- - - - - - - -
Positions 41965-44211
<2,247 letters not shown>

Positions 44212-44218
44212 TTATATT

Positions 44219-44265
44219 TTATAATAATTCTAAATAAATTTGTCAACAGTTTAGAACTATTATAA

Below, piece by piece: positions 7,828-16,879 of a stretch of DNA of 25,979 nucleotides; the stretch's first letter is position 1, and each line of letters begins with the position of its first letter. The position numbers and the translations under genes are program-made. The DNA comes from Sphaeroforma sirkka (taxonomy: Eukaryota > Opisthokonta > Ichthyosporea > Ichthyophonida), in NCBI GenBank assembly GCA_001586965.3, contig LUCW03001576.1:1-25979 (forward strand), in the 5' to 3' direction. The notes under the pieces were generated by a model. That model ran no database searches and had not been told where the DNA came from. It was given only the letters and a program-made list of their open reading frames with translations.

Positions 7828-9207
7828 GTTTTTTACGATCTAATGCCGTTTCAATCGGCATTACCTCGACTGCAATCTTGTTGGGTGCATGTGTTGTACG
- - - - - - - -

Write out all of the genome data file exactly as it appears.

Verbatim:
Positions 41965-44211
<2,247 letters not shown>

Positions 44212-44218
44212 TTATATT

Positions 44219-44265
44219 TTATAATAATTCTAAATAAATTTGTCAACAGTTTAGAACTATTATAA

Below, piece by piece: positions 7,828-16,879 of a stretch of DNA of 25,979 nucleotides; the stretch's first letter is position 1, and each line of letters begins with the position of its first letter. The position numbers and the translations under genes are program-made. The DNA comes from Sphaeroforma sirkka (taxonomy: Eukaryota > Opisthokonta > Ichthyosporea > Ichthyophonida), in NCBI GenBank assembly GCA_001586965.3, contig LUCW03001576.1:1-25979 (forward strand), in the 5' to 3' direction. The notes under the pieces were generated by a model. That model ran no database searches and had not been told where the DNA came from. It was given only the letters and a program-made list of their open reading frames with translations.

Positions 7828-9207
7828 GTTTTTTACGATCTAATGCCGTTTCAATCGGCATTACCTCGACTGCAATCTTGTTGGGTGCATGTGTTGTACG